The fleas were specially raised to carry germs at the infamous Unit 731 laboratory in Northern China that the Japanese military set up to create and test biological warfare experiments. One Unit 731 veteran testified in a Japanese court how rats and fleas were raised and how 600 kg of anthrax was produced monthly at the compound.
About a decade ago, farmers from Wang’s home village “wanted to fight for their rights and dignity” for the immense suffering and deaths caused by the Japanese military. They sent a petition to the Japanese Embassy in Beijing.
Somehow a group of Japanese peace activists heard about the village and decided to find out more. The Japanese activists reported their findings at an international symposium in Harbin, China, which the Japan Times covered. Wang, who was living in Japan at the time, read the article. The rest is history. She got in touch with people from her village again and eventually became a vocal activist as well as researcher and translator for the Japanese legal team.
The illiterate villagers set up a Japanese biological warfare investigation committee. They were able to obtain a diary of a Japanese military doctor who was stationed with the occupation army in Yiwu. He was a Christian and humane, says Wang. He condemned the war crimes and documented biological warfare activities in his diary.
There was three years of preparation involving the Japanese peace activists, scholars, villagers and local Chinese government. They had an annual medical check up to trace evidences of the plague in the area. Every year, researchers caught 100 rats to see if they still carried the plague, by determining if plague germ antibodies were in their blood.
Up until 1996, plague germs were found in rats. In 2001, a Chinese doctor testified that biological warfare still threatens the Chinese people. His testimony was covered by international news agencies.
The villagers lost their first-ever lawsuit in August 2002. However, the Tokyo District Court confirmed the use of biological warfare by the Japanese Imperial Army. “For the first time in history an office of authority in Japan admitted biological warfare in China. The verdict is in history. The [Japanese court] said biological warfare was in violation of the Geneva Treaty and international agreements and that Japan was responsible for that,” says Wang. “But they said the issue of responsibility was resolved because China gave up her rights [to seek war reparations] in the 1972 Sino-Japan Joint Communiqué.”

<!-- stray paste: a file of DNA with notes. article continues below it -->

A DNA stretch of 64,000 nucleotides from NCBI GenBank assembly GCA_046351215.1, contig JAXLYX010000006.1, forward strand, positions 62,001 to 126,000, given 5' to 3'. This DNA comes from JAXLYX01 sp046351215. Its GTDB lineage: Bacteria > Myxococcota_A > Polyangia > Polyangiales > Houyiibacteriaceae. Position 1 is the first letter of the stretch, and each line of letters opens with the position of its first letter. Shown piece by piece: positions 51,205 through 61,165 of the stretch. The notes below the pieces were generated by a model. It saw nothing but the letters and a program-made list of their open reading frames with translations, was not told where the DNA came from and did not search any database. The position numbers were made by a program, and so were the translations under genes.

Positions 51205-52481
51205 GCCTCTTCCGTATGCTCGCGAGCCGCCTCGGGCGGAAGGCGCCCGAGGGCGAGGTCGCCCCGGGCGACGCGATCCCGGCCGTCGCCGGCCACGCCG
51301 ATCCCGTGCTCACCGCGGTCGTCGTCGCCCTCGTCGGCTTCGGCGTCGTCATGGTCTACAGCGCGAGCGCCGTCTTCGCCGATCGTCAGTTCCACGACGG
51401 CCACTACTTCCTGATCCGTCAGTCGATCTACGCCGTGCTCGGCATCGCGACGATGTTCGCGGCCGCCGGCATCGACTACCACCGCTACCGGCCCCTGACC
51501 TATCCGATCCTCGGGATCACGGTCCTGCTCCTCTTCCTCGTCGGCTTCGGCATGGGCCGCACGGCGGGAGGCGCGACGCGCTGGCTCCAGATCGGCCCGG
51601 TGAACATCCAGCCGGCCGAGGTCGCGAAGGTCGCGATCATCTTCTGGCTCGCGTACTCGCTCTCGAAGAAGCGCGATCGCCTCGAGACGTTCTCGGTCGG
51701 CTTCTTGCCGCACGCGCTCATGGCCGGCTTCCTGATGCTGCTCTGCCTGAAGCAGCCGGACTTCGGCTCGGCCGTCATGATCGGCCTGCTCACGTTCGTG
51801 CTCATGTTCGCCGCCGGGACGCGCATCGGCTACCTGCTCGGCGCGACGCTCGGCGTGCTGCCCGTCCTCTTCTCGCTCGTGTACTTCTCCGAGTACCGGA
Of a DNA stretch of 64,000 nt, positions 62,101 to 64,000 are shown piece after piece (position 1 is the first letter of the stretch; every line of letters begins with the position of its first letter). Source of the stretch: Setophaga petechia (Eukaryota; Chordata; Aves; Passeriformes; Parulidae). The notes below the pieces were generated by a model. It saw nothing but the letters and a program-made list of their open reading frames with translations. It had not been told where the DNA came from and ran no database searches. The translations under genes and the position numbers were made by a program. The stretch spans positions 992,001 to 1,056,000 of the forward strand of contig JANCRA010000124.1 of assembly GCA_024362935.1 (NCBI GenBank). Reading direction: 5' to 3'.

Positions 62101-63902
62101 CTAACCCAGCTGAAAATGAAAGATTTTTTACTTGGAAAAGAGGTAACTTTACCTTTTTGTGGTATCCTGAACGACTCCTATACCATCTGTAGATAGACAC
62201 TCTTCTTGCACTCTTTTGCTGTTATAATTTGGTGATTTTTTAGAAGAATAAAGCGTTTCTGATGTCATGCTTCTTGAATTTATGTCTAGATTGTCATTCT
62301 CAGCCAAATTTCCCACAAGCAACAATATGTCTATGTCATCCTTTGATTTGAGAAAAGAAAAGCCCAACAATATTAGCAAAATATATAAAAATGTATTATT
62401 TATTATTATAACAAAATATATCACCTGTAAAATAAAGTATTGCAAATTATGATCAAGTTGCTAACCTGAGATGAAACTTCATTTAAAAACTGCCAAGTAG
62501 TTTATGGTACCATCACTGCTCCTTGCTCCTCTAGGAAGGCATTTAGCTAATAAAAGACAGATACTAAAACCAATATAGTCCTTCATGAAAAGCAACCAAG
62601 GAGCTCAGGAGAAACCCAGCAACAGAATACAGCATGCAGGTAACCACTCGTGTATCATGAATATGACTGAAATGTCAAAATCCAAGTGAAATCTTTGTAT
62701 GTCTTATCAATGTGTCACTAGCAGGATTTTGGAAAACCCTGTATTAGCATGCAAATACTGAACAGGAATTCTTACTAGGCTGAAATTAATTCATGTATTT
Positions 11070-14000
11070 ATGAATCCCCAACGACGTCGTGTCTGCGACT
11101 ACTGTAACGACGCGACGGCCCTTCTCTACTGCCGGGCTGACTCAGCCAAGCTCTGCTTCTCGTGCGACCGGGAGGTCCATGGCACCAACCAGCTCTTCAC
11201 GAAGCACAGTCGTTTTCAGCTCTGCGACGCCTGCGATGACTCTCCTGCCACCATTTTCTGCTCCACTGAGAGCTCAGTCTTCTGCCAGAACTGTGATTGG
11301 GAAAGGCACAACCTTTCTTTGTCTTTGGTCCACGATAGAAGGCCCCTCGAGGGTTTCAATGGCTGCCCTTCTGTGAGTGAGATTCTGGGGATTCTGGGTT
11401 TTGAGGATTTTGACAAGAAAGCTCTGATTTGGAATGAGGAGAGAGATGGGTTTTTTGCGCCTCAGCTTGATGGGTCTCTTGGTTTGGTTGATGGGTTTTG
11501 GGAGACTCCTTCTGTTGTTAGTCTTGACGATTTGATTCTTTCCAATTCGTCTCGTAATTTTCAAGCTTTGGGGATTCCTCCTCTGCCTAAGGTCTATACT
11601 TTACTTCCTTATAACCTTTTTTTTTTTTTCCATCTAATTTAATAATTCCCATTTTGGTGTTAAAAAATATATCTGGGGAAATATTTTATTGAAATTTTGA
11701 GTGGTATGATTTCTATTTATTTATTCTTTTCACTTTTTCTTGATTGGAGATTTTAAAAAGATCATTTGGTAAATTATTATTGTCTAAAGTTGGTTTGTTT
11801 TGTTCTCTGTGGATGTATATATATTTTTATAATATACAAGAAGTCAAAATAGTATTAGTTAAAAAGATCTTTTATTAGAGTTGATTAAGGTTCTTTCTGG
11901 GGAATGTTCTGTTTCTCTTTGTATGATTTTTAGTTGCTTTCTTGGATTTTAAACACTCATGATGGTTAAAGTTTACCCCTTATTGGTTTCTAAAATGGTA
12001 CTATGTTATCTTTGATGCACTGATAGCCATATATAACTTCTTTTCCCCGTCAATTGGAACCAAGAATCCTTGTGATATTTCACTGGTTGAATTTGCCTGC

In the recent war of words and diplomatic tensions between China and Japan, the most important voices have not been heard. Many actual victims of Japanese war crimes are living in squalid conditions and cannot afford basic medical treatment.
How is it that survivors of cruel, inhumane acts in war, like Chen Chong Wen, have been forgotten? I just don’t understand and shake my head at the Japanese prime minister and his repeat visits to a shrine that honours infamous war criminals (no one responsible for biological warfare was ever convicted for crimes against humanity).
Indeed, I’m dumbfounded at the lack of financial aid for these biological war crime survivors, when I’ve been told China is angry about Japanese history textbooks that whitewash the suffering of the Chinese during the Japanese invasion. The elderly survivors need medical help, and they need financial aid.
I will never forget the sight of Chen Chong Wen weeping. With a pained expression on his face, Chen sobbed loudly, “I don’t want anything else. I just want the wound to close. That’s the only thing I want.”